Not even fear of the novel coronavirus is enough for many consumers to set aside their concerns over privacy as the Commonwealth government discovered with the launch of its COVIDSafe app.
While downloads of the app are steadily growing and have reached 5.5 million as of the time of writing, the app also set off a fierce debate online.
Those concerns have been raided by privacy advocates who worry that the app represents overreach on the part of the government, as well as critics of the government generally, who simply do not believe it will honor its commitments to delete the data when the crisis has passed.
To ease concerns the government has written protections into legislation, however, the truth is there are guarantees it cannot make - such as promising the US government won’t simply hoover up all the data from AWS as it is legally entitled to do.
According to Mike Zeederberg, managing director at Zuni, “COVIDSafe has re-ignited consumer's interest and concern around what type of personal data they give away, and who they give it to.”
This being the age of social media, it has also fuelled a wide range of conspiracy theories around digital tracking and how the government will use the app to "spy" on everyone, he says.
This highlights how little consumers really understand about what data is and isn't already tracked by apps, and what can and can't be done by the government already, using the Data Retention Act of 2015.
Because of the heightened awareness of data collection and use from consumers, marketers need to be clearer than ever how they are using people's data, and where they fall on the spectrum of "Clever vs Creepy" in the eyes of their customers, based on their use of data says Zeederberg.
Customers perceive a reasonably clear difference between where businesses and marketers are using their data for the benefit of the business. An example of that would be Facebook selling consumer data to advertisers as opposed to where their data is used for their own benefit such as recommendation on Amazon or Spotify.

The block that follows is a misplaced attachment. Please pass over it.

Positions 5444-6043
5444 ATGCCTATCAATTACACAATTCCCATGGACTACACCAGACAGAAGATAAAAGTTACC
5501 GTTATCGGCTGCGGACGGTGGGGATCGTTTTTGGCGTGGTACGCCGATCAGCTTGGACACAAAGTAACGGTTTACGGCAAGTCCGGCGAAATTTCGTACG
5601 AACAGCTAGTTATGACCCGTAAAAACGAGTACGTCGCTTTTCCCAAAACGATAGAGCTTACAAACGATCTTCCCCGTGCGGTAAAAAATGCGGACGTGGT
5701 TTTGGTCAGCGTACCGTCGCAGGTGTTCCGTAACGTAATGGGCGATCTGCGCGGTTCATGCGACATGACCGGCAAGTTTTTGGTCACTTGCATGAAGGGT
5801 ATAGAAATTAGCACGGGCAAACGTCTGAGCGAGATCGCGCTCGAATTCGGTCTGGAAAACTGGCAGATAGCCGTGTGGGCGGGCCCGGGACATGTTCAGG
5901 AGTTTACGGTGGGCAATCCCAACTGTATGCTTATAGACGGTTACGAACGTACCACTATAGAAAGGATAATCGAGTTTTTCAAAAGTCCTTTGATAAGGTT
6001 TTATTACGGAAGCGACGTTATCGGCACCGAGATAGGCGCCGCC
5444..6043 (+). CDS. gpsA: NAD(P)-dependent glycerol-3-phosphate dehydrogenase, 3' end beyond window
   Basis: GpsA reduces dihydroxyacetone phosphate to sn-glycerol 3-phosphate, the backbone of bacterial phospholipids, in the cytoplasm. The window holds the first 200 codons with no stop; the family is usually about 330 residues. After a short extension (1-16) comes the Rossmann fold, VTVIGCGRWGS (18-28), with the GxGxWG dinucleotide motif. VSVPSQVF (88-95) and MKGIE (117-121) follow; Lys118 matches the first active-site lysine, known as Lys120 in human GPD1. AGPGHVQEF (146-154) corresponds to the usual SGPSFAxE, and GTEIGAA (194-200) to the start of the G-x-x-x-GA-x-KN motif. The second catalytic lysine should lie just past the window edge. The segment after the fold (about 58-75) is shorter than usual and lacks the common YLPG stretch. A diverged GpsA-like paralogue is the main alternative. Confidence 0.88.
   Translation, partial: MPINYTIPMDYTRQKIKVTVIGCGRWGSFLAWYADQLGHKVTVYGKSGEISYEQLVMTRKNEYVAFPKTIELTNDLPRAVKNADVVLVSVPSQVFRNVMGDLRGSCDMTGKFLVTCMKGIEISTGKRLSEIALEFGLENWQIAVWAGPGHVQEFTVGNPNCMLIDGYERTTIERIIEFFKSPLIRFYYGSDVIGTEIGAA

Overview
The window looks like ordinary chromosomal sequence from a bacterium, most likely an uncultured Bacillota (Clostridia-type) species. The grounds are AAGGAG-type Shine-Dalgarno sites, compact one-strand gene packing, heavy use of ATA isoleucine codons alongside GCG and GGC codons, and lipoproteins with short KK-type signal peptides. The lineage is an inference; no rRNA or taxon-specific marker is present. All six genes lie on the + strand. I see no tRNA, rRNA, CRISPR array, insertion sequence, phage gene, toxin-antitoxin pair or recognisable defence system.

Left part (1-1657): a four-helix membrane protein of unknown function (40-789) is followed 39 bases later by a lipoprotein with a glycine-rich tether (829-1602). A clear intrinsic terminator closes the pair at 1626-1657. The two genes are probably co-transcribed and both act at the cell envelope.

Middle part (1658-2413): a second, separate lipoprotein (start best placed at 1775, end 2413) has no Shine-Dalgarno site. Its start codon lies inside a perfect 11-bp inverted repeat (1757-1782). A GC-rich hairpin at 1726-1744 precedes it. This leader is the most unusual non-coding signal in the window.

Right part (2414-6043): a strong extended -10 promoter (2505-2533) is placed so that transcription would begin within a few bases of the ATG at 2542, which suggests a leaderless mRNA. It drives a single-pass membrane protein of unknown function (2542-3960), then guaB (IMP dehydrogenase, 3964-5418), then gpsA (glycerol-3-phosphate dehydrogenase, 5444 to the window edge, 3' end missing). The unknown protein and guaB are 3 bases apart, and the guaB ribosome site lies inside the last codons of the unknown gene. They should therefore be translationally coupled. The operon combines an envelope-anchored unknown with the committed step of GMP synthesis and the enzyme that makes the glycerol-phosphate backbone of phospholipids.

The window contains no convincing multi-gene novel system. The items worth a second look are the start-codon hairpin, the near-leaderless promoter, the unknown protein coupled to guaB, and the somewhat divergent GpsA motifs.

But does this new normal mean marketers need to change their strategy in regards to privacy?
“Marketers have a real opportunity to work out how they can use the data they hold for mutual benefit with their customers, and by doing so, be seen as good custodians and utilisers of data and private information,” he says.
“The more businesses can be seen to be providing utility and useful information through their use of data, rather than just using it to sell stuff, the more likely consumers will be to trust businesses to keep their data private.”
Zeederberg says he is surprised at the lack of engagement and discussion within the marketing world around the Consumer Data Right which underpins the emerging open banking regime in Australia, and which passed into law last August.
“This is starting to roll out based on the legislation and time table announced last year. The discussion seems to be largely happening in the tech and banking communities, but the wider implications and opportunities are not seeming to be discussed in the broader marketing context, other than around regulatory compliance.”
Whilst the rollout is slow, and initially only impacts the banking and financial services sector, the concept that at a fundamental level, consumers, not businesses, own any data that they generate, and have the right to manage that data directly, is something marketers should consider in their data and privacy strategy moving forward.
“It represents both a challenge - providing customers with easy access and easy portability of their data, and potentially making it much easier for customers to churn, as well as an opportunity for growth and innovation, through the development of additional data orientated services that make use of data previously not easily accessed,” says Zeederberg.
The debate in Australia over privacy echoes similar discussions all around the world. Data privacy concerns have already led to the significant new regulation in markets like the US with the emergence of legislation like the California Consumer Privacy Act (CCPA) and even more influentially, the European GDPR regime.
Indeed, research by the DMA reveals the extent to which GDPR has reframed the debate.
In a report entitled Data Privacy, an Industry Perspective 2019, the authors reveal that GDPR has improved the privacy outlook with almost half of those they surveyed saying they believe consumer trust in the handling of their data has been improved, and 46% say trust in brands and marketing overall has been boosted.
However, the more embedded GDPR becomes in the community, the less confident marketers are that they really grasp the legislation.
According to the report, “There is a marked increase in anxiety among respondents about the depth of their own knowledge of the GDPR. In September 2018, 73% of those surveyed claimed they had a good understanding of the changes the law would bring; now, that figure has almost halved to 38%.”
For further reading, read the report.